Earlier this year, footage of tornadoes and severe storms ripping through the Southern states gripped the nation. As news reports flooded the airwaves, people soon realized these weren’t typical tornadoes. Communities were demolished and many lives were lost. Across Alabama, Georgia, Kentucky, Mississippi, Tennessee and Virginia, the storms on April 27 claimed an estimated 300 lives.
Less than one month later, an EF-5 twister tore through Joplin, Mo., flattening everything in its path. Missouri already had been hit by five destructive tornadoes that rolled through St. Louis and its outlying suburbs a month earlier; the most powerful tornado had an EF-4 rating.
The aftermath of these storms has left damage that hasn’t been seen since Hurricane Katrina devastated the Gulf Coast in 2005. The Gulf Coast still is rebuilding and Missouri and the Southern states have a similarly long road ahead of them. Since disaster struck, remodelers, builders, architects and manufacturers have banded together to restore the South and rebuild towns from the ground up.
Economic Considerations in Alabama
“It’s kind of scary to think about what has to be done,” says Chris Youngs, CAPS, CGP, vice president of construction at Homewood, Ala.-based BMR Homes Inc. Youngs is focusing his work on residential projects in the Birmingham, Ala., area, which was one of the cities affected by the tornadoes. “I’m probably booked for work all the way through the first of the year.” Despite interest in rebuilding, many communities are tackling the issue of how to rebuild a community that had little economic stability before the tornado and has even less now. “Many families are taking their insurance money and moving on. They see this as their chance to start new and that’s what they’re doing,” Youngs says.
The economic situation is intensified because the loss of houses and businesses means less income for communities from property taxes. In addition, many affected families are underinsured or uninsured. Although the Washington, D.C.-based Federal Emergency Management Agency exists to help families in this situation, the funds uninsured families receive often aren’t sufficient to finance a new house. Because of his proximity to the Gulf Coast, Youngs remembers some people affected by Hurricane Katrina purchased cars and jet skis with the grant money. “They weren’t using it to rebuild because they couldn’t afford to rebuild,” he recalls. “There were no checks and balances and when they received a check, they blew it.”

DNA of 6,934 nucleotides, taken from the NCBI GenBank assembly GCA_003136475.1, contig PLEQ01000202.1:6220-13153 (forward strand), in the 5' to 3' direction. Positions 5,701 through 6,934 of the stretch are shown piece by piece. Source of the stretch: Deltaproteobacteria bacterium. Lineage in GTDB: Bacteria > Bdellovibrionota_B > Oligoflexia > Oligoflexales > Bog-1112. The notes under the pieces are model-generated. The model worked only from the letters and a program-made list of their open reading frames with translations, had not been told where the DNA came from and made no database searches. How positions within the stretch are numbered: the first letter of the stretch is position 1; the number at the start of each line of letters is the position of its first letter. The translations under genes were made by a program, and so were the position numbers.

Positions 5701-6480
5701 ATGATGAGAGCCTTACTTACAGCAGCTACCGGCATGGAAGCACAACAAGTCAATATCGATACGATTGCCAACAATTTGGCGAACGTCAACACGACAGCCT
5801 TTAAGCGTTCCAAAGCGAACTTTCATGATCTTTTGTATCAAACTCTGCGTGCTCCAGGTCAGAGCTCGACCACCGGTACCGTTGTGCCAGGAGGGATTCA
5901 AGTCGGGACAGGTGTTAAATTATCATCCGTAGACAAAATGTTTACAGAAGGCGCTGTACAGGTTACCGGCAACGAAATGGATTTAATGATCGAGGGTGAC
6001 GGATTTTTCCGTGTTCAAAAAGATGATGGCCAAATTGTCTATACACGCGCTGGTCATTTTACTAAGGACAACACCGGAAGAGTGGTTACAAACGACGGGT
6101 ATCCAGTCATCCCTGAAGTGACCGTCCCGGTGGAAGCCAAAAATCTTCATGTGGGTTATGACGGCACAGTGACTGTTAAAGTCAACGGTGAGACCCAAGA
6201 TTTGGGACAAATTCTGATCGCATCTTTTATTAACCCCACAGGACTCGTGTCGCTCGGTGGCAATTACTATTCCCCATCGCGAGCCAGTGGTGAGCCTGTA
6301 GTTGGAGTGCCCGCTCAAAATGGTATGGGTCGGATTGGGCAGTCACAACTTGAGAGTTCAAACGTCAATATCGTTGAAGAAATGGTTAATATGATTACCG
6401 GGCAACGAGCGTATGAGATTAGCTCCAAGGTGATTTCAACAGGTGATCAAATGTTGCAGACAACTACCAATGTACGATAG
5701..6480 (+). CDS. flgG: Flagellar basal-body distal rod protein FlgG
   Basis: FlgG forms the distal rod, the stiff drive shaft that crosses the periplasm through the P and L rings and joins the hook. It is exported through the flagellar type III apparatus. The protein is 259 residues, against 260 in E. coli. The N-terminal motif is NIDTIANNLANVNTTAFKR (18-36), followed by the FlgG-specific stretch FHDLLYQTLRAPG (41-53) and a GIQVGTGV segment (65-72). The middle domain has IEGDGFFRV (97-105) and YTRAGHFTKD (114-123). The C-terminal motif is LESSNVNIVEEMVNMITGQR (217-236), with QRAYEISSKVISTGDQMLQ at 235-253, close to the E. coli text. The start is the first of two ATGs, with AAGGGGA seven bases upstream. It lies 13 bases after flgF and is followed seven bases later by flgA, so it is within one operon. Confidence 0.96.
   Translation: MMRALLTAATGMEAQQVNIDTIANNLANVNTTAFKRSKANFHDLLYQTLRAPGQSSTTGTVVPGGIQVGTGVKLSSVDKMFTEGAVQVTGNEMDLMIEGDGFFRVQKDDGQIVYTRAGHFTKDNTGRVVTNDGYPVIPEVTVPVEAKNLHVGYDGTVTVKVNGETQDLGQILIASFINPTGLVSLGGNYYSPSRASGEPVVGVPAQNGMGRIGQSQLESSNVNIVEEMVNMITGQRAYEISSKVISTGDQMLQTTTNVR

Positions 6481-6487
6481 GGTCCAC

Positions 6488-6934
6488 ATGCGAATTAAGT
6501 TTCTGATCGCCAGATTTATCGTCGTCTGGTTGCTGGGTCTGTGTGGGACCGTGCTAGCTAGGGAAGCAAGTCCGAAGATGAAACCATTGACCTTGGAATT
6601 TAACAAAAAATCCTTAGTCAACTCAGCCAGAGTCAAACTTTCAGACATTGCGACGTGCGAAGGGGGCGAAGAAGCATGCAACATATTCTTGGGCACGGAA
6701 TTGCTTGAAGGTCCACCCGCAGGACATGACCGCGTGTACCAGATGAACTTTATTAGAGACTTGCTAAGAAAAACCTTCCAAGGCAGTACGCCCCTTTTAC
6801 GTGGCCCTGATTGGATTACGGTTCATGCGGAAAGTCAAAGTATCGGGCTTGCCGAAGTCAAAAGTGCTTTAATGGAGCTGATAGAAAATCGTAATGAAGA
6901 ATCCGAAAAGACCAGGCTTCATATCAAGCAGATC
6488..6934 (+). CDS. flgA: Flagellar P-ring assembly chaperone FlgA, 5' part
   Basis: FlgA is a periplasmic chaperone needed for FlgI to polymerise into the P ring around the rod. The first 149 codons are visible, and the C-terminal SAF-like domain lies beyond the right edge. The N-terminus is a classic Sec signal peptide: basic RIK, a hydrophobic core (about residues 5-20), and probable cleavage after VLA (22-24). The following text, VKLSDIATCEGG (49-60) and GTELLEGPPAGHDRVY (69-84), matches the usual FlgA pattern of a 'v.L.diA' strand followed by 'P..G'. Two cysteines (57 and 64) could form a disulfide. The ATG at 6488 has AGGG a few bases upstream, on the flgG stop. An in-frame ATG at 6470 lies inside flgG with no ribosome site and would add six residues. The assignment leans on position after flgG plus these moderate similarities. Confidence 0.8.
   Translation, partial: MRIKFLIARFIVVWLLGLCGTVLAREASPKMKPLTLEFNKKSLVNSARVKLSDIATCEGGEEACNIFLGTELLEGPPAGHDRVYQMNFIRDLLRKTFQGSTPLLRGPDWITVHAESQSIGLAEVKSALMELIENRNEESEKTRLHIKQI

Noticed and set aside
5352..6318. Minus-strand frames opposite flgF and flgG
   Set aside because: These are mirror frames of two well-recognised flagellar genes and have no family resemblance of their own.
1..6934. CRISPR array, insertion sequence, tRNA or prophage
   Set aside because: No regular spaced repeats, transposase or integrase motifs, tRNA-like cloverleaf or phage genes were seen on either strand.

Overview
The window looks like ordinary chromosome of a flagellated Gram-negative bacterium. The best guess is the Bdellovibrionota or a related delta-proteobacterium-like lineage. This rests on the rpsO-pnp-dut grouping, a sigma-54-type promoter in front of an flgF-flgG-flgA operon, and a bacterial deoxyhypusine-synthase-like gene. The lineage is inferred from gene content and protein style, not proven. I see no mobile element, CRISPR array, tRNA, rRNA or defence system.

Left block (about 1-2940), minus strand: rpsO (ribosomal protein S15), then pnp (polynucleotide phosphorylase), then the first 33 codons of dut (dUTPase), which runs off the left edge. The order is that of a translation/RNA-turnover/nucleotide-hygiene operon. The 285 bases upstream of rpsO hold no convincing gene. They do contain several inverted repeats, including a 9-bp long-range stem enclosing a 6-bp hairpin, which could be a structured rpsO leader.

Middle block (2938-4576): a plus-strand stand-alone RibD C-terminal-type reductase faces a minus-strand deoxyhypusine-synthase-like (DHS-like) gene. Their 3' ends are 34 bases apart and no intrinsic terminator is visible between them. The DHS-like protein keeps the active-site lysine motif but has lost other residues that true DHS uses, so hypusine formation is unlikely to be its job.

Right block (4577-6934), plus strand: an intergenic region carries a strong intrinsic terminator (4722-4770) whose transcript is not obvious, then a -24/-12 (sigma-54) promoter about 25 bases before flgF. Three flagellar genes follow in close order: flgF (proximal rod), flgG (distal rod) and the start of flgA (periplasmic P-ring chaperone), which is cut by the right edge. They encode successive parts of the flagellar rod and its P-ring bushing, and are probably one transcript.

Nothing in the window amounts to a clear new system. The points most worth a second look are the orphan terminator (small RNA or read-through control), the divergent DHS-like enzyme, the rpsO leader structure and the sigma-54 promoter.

Kristopher Nikolich, AIA, partner with Design Initiative, Birmingham, is donating his time and expertise to rebuilding the Birmingham area through initiatives with his firm and with the Birmingham chapter of the Washington-based American Institute of Architects. He echoes Youngs’ economic concerns. “Some neighborhoods didn’t have a strong economic base or may have been declining communities,” he says. “It’s a challenge when you’re presented with how to rebuild or reinvent a declining community. One has to ask if it is sustainable to rebuild a community. You start asking a lot of questions. You have to accept that some homeowners can’t afford to rebuild. How do you rebuild in a neighborhood that was struggling to survive to begin with?”
Although no one wants to be the first to say so, it is possible that some communities may not be rebuilt. Those communities that choose to rebuild could take anywhere from several months to several years, depending on momentum, according to Nikolich. For example, he says, parts of downtown Tuscaloosa, Ala., that are close to the university have a more rapid rebuilding trajectory than some of the outlying suburbs because they have funds and motivation to rebuild quickly. Some residents in the Pleasant Grove community, about 11 miles west of Birmingham, already are rebuilding. Others have yet to start, and still others are forced to abandon their communities. There is no set formula to rebuild after such an unprecedented event.